Urine Luck | Marissa bought a bidet

by Marissa Marangoni

Well, reader, here it is: the review you never asked for, but the review I know you need. This month, I bring you my extremely biased bidet review. Thank COVID-19.

Back in 2015, when we could freely travel the world, I traveled to Europe. That trip was responsible for my introduction to the bidet, my safety-net-turned-household-mainstay in the great toilet paper shortage of March 2020.

For those unfamiliar with the bidet, it could be described as a miniature gravity-defying toilet shower for your nether regions. Doesn’t sound as nice, but it’s the truth. And Urine Luck only ever brings you the truth.

You’ll know a bidet when you see one: it looks like a very short bathroom sink or a toilet attachment with extra knobs or buttons. These mini toilets were a staple in every European Airbnb and VRBO I stayed in. I’d always wanted to use one, and as soon as I did, I knew it’d be one of the things I’d miss about the trip. Ah, nostalgia: you can even have it for toilets.

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When TP went scarce during the pandemic panic, I did not look at it as the last sheet on the roll but the first sheet of new opportunity: there was finally a reason for the bidet to become a fixture in my own home. I’d toyed with the idea before, but I was overwhelmed with all the options and convinced myself not to make the jump because, well, money. And while you can find a bidet attachment for under $30, the negative reviews deterred me from being cheap, so I waited.

But then the TP was plucked clean from store shelves, and my own bathroom shelves were running low. So I finally did my research and, wouldn’t you know it, in addition to the toilet paper shortage, there also seemed to be a bidet shortage. Apparently, I wasn’t the only person who knew about this TP alternative. Every site I went to was sold out of bidets — even Amazon! — so I found a place that had them on backorder with a return policy and hit “purchase.” 

Before I tell you about the particular bidet I selected, I will tell you my reasons for preferring this method of sanitization to The American Way. First, there are the bears. Bidet commercials aren’t a thing here, so they have no bears, which automatically makes the bidet better than toilet paper. I’ve complained before about those damn toilet paper bears with red linty butts they shake in the name of being cute. I hate those bears. I hate their bear butts. And I hate that they are accurate. I won’t say more about that. 

However, directly related to the lint issue is cleanliness. True cleanliness. I assume that all of you have had the unfortunate experience of cleaning up poop from a place where it didn’t belong, be it your feet, shoes, hands, the floor, a swimming pool, your tax paperwork (not that I know anything about this), etc., I’m willing to bet that in your cleaning process, you did not simply reach for a piece of toilet paper, wipe the floor off, and then call it a day. You most likely involved some sort of cleaning agent to remove the mess properly. 

Other reasons for bidets? They’re friendlier to the environment by decreasing or eliminating the need for TP. Got hemorrhoids? No more abrasive wiping. If you’re a period-having person, well, you can probably imagine what this handy device can do for you. I’ve even heard they’re helpful when you’re cloth diapering babies! And if you’ve been searching for a refreshing (possibly jarring) wake up after your morning coffee, this may be your solution.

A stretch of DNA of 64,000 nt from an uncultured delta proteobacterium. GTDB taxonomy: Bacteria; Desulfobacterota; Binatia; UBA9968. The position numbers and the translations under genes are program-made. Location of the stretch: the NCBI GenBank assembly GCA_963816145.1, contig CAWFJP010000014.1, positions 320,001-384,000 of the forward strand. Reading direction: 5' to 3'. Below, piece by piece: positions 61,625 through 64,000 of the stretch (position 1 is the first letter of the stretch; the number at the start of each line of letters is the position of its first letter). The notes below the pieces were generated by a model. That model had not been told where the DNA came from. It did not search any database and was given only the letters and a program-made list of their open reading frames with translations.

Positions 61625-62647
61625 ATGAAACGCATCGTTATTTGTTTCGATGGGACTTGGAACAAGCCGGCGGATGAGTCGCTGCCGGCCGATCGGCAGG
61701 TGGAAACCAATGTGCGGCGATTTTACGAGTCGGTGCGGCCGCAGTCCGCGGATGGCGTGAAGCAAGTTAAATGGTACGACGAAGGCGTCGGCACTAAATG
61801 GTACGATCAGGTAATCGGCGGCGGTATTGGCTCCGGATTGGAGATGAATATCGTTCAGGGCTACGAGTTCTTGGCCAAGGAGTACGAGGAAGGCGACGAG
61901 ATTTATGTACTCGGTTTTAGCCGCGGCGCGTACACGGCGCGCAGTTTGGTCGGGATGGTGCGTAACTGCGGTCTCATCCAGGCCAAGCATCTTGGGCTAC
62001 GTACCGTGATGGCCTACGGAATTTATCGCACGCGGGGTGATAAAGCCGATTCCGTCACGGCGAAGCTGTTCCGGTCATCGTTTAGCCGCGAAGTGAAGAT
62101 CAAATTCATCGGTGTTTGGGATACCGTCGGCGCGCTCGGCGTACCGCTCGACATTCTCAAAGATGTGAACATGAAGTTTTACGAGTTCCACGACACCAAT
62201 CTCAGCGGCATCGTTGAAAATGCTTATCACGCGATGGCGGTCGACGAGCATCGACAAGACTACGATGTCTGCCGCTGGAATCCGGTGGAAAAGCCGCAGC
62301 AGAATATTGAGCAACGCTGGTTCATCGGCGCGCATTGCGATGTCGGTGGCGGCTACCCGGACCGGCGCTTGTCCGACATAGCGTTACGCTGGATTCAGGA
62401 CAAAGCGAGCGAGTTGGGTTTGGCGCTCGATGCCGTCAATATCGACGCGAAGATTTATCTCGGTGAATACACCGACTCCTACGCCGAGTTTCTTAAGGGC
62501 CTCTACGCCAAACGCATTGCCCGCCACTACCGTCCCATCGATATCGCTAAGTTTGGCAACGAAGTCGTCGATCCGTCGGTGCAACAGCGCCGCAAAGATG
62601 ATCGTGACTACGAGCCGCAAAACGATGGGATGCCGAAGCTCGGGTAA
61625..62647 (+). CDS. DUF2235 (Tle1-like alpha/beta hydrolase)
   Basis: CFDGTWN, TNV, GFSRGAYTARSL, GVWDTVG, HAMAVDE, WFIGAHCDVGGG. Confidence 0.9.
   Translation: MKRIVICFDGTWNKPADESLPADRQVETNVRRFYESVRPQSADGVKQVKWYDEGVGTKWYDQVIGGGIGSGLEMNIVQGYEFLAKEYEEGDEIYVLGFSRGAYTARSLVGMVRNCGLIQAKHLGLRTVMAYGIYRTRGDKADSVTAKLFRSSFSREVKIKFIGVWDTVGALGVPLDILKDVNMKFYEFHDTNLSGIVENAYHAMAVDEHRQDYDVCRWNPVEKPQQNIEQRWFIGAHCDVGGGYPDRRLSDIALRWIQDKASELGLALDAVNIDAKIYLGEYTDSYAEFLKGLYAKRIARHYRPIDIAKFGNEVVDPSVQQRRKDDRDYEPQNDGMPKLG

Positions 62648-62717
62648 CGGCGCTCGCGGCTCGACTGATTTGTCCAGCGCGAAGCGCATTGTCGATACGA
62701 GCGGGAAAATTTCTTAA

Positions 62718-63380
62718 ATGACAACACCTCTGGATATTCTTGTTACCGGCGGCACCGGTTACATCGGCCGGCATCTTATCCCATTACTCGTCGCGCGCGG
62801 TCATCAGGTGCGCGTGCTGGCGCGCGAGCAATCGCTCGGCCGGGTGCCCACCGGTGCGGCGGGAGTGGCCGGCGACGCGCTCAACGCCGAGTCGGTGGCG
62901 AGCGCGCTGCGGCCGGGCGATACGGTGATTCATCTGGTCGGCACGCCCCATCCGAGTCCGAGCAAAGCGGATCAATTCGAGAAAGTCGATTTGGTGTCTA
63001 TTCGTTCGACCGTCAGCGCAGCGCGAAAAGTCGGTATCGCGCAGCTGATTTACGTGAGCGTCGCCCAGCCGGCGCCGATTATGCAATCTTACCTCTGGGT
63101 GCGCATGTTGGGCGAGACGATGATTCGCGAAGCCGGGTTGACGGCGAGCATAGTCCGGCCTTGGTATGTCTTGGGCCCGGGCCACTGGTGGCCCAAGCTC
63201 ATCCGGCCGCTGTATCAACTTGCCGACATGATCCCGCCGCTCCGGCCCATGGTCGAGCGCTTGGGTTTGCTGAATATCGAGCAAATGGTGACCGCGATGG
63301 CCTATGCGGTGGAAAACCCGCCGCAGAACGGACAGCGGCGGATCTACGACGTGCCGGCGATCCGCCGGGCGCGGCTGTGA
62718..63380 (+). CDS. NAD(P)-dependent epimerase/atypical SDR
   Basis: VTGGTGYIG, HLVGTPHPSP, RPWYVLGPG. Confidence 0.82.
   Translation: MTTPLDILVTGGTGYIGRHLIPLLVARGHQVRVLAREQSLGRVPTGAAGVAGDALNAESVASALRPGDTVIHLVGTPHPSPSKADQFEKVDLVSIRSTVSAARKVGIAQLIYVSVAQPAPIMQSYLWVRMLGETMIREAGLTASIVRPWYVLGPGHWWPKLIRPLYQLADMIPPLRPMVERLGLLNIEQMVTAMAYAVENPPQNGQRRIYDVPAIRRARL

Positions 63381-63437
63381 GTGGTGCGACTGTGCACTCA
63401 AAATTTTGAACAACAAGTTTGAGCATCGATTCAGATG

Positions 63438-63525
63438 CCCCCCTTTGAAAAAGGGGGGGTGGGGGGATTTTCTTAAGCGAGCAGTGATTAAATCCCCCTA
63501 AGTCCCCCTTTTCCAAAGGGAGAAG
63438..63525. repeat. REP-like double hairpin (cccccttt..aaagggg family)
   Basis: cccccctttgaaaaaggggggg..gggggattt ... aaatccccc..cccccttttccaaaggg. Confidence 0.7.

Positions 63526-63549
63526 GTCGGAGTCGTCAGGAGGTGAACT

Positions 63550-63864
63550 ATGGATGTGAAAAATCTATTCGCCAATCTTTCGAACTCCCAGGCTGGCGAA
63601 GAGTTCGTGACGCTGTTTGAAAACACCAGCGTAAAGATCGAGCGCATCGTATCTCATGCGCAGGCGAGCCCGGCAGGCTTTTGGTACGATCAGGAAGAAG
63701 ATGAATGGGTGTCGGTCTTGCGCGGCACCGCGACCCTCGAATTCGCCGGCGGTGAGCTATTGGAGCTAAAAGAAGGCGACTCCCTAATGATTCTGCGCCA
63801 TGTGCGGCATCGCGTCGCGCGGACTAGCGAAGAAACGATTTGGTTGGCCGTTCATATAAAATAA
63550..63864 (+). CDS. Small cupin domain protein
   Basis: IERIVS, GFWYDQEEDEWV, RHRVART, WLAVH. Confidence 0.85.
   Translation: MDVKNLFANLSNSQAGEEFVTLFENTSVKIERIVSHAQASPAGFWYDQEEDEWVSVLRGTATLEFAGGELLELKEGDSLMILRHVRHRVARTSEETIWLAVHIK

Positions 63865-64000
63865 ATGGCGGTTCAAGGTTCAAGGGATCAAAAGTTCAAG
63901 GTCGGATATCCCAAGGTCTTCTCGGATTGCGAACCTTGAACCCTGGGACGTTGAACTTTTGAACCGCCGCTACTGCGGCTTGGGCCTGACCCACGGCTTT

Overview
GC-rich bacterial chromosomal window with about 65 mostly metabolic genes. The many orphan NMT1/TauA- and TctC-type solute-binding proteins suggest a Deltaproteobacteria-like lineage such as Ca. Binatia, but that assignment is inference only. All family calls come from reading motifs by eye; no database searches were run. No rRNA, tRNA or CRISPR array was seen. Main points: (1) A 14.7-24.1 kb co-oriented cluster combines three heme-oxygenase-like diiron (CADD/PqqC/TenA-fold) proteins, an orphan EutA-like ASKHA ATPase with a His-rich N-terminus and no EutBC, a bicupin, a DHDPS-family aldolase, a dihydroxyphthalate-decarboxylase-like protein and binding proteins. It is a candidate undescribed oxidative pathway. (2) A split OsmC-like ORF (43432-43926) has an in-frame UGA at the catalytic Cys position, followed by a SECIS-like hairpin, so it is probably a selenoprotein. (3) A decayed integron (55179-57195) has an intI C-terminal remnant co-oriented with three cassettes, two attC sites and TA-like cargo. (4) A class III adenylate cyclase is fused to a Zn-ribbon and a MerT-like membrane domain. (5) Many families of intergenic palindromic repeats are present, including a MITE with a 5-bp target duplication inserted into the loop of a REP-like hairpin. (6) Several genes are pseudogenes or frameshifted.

I bought Omigo’s bidet attachment, which seems to be a popular choice in the U.S. Tushy, an even more popular brand, was more expensive and more back-ordered, and I liked Omigo’s 90-day trial period and return/exchange policies. 

The bidet was easy to install, is simple to operate and does not require electricity. I bought the Element, which is the bare-bones model, but other models include heated water, air dryers, carbon filter deodorizers and even remote-control options. The Element has two nozzles (one for your back, one for your front) that are covered when not in use to keep them clean and a knob for operation. 

The knob also controls the intensity of the spray, and you should be aware that if you turn it all the way up, you might be a little shocked. Some people worry about the temperature of the unheated water, but I haven’t found it problematic. It only adds to the clean feeling. 

Once you figure out where to sit so you get hit where you want with the water, you should be good to go. If you’re worried about drip-drying, you can always follow the European way and have a stack of towels at the ready to pat yourself dry and toss into the laundry, or you can save a few squares of TP for this purpose.

I’m not sure what is at the heart of the U.S.’s reluctance to adopt this gadgetry. Some speculate that it goes all the way back to the 18th century when bidets were associated with brothels and considered dirty, but whatever the reason, I am here to tell you that there’s nothing dirty about them. My husband sincerely doubted he’d be happy about our bathroom bidet, but once he tried it, he admitted he was sold.

So, readers of Urine Luck, I implore you: Wash, don’t wipe. Let’s work on getting us a cleaner America. And cleaner butts. And, for the love of god, no more bears.

Marissa has been writing Urine Luck since 2015 and, clearly, has strong opinions about toilet paper.